Now? Washing up takes me ten minutes, fifteen tops, and I barely notice it. It feels more like two. I don't even need to think, I just do the washing up and then I can cuddle up on the sofa under a blanket and unwind from the day. No distractions, no (or less!) procrastination.

When something is habitual, it doesn't take willpower to do it. This is why my kitchen surfaces are always beautifully clean - I wipe down surfaces every evening after I do the washing up - but my bathroom isn't - I rarely push myself to scrub the bath-tub.

So this month I've set about learning a habit. I really like Leo Babauta's guide. Don't be too ambitious, make it impossible to fail. My new habit is to wipe down the bathroom surfaces every morning just after I have brushed and pinned my hair. It's super easy, three minutes. And guess what, it gets easier - if I wiped a surface yesterday, it doesn't often acquire major grime over a 24-hour period, and it's super easy to wipe it today. So easy that I end up wiping down some nearby tiles or the edge of the bathtub or the mirrors most mornings. Weirdly, by telling myself I only have to wipe the sink, in reality I'm cleaning half the bathroom daily, whereas if I tell myself to clean half the bathroom, realistically I won't even wipe the sink.

So I'm looking forward to the point when the habit is so ingrained and the bathroom so clean that it will always be sparkly and, like the washing up, I'll barely notice cleaning it.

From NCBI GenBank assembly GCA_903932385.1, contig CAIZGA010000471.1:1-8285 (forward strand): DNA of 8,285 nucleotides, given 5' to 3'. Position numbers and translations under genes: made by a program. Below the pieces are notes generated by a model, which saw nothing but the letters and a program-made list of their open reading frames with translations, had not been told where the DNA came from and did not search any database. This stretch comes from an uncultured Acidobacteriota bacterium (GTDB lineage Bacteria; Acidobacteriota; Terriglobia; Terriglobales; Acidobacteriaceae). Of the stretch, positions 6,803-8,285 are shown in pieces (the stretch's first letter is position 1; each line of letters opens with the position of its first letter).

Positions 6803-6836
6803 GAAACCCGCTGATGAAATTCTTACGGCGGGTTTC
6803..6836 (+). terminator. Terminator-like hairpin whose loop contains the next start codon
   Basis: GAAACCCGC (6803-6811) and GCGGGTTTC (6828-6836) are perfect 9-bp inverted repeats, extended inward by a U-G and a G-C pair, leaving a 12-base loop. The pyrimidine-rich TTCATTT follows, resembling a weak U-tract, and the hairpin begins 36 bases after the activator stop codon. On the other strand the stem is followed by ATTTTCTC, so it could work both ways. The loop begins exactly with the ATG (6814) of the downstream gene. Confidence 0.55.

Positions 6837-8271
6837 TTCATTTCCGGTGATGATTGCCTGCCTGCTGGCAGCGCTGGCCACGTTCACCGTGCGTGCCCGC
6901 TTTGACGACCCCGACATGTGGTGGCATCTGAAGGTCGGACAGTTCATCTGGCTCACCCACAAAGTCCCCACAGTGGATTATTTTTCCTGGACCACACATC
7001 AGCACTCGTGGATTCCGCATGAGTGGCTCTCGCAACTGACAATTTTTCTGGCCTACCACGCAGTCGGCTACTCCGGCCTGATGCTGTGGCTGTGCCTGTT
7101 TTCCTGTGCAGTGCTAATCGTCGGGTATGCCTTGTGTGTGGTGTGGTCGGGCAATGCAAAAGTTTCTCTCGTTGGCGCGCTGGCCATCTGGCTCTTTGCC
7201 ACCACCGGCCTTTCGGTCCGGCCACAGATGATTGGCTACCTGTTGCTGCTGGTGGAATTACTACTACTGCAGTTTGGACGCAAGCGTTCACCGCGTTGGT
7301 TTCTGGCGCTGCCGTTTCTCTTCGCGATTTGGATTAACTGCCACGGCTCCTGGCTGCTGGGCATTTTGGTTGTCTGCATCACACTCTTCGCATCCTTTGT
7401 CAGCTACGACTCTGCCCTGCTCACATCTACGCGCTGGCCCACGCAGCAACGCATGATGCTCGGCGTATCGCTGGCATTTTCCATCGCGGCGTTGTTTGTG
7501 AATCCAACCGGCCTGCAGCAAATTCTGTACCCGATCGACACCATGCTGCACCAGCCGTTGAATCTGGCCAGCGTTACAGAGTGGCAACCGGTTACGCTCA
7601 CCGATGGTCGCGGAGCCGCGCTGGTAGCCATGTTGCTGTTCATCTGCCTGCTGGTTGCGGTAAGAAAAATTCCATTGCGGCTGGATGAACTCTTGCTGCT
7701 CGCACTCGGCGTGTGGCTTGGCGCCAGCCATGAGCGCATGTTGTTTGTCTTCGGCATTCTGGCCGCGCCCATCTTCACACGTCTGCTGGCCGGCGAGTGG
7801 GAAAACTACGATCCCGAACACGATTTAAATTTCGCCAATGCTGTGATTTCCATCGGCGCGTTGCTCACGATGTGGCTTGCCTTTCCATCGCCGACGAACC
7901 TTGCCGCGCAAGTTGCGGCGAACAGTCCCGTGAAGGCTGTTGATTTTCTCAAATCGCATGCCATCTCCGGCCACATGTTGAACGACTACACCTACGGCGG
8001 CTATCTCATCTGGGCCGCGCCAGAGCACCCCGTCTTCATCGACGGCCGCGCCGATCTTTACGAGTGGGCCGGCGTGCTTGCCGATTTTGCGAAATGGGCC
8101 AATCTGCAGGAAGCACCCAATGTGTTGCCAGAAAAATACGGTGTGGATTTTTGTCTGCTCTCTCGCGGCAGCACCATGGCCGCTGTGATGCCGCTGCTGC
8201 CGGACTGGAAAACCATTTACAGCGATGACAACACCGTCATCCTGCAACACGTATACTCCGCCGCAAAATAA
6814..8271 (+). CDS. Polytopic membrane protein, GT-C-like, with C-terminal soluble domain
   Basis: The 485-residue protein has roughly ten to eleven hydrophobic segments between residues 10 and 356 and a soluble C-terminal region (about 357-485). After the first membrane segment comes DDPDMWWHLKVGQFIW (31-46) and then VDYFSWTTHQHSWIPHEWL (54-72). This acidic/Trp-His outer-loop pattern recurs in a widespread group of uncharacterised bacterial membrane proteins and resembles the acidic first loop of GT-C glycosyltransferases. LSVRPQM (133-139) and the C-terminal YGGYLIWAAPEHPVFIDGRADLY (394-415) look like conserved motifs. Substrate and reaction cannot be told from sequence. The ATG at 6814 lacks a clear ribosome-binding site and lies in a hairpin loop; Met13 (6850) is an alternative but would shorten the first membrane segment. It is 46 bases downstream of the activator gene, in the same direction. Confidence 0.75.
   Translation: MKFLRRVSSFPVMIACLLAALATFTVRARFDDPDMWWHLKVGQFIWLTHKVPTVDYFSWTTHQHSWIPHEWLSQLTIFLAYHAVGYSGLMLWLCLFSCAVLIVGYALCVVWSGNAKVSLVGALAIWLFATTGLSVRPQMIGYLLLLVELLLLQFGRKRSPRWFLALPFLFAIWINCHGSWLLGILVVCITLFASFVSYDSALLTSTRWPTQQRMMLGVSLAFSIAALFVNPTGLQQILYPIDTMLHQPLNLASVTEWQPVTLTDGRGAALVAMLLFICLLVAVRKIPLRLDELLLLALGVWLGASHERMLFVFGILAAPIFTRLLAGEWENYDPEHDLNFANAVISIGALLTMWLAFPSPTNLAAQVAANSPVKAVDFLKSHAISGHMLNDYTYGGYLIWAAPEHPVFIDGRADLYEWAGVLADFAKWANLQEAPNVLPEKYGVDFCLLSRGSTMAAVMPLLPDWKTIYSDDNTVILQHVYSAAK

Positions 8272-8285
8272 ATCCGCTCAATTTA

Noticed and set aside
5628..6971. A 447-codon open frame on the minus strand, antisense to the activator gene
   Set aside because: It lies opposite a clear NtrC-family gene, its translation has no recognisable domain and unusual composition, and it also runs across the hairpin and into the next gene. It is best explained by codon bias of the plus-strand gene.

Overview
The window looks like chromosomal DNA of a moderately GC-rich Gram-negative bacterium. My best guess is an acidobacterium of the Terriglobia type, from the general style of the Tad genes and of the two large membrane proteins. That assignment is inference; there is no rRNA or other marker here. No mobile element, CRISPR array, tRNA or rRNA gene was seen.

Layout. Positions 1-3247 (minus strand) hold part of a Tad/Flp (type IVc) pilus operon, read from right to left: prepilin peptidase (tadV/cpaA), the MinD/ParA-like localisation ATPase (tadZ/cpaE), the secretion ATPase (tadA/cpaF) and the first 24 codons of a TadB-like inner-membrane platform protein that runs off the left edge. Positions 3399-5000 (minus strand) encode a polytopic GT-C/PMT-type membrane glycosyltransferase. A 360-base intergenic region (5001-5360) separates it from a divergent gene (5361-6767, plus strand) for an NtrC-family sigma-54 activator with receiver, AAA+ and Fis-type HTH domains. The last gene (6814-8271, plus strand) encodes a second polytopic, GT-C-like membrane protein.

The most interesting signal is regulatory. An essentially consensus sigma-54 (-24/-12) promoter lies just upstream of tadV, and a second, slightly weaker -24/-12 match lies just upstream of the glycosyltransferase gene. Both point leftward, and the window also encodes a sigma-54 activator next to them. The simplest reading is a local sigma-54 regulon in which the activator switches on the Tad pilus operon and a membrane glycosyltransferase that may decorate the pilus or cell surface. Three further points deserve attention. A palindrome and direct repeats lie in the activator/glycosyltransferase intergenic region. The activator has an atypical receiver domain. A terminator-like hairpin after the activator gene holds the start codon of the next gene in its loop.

Thursday, November 7, 2013

Slow lunch breaks: Running

Does this count as slow? Only in comparison to the other runners!

I never get enough sport - a common thing among people in my line of work, I think. Especially in Brussels, where for some inexplicable reason swimming pools and accessible sporting facilities are open from 8 in the morning to something like 6 or 7 in the evening. I regularly leave work after 6.30 or 7, so paying to have access to the swimming pool for ten minutes never feels like a good plan.

I have of course tried to get up earlier in the morning and go for a run but, well, who wants to get up and go out for a run when it's dark, cold and drizzley?

A better option is to do some activity in the middle of the day. A colleague of mine is part of an informal running group who meet in the park by my work every day around lunchtime. I've been meaning to join them but have just not got it together. But this week I finally did get my kit on and get out. And they are FAST! Even their 'slow' pace to accomodate me (I am grateful they were so thoughtful) was waaaay faster than my usual jog. But they were very welcoming and it felt so good and alive - the wind in my hair, the rain on my face, the smell of dying leaves. Definitely one to be repeated.

(Oh. No picture. Trust me, you don't want a picture.)

Wednesday, November 6, 2013


It came out pretty well, all told - I love the textured, patterned squares in one colour, they came out really well. I think that if I were going to use a contrast colour, I should probably have used more of it. I'm pondering whether or not to crochet a border around the edge in the dark brown, maybe bring the colours together a little more... But all in, not bad. A lovely gift for our friends and their young son, and more stash busted - which is decluttering but more fun!

Tuesday, November 5, 2013

Slow lunch breaks: Ice skating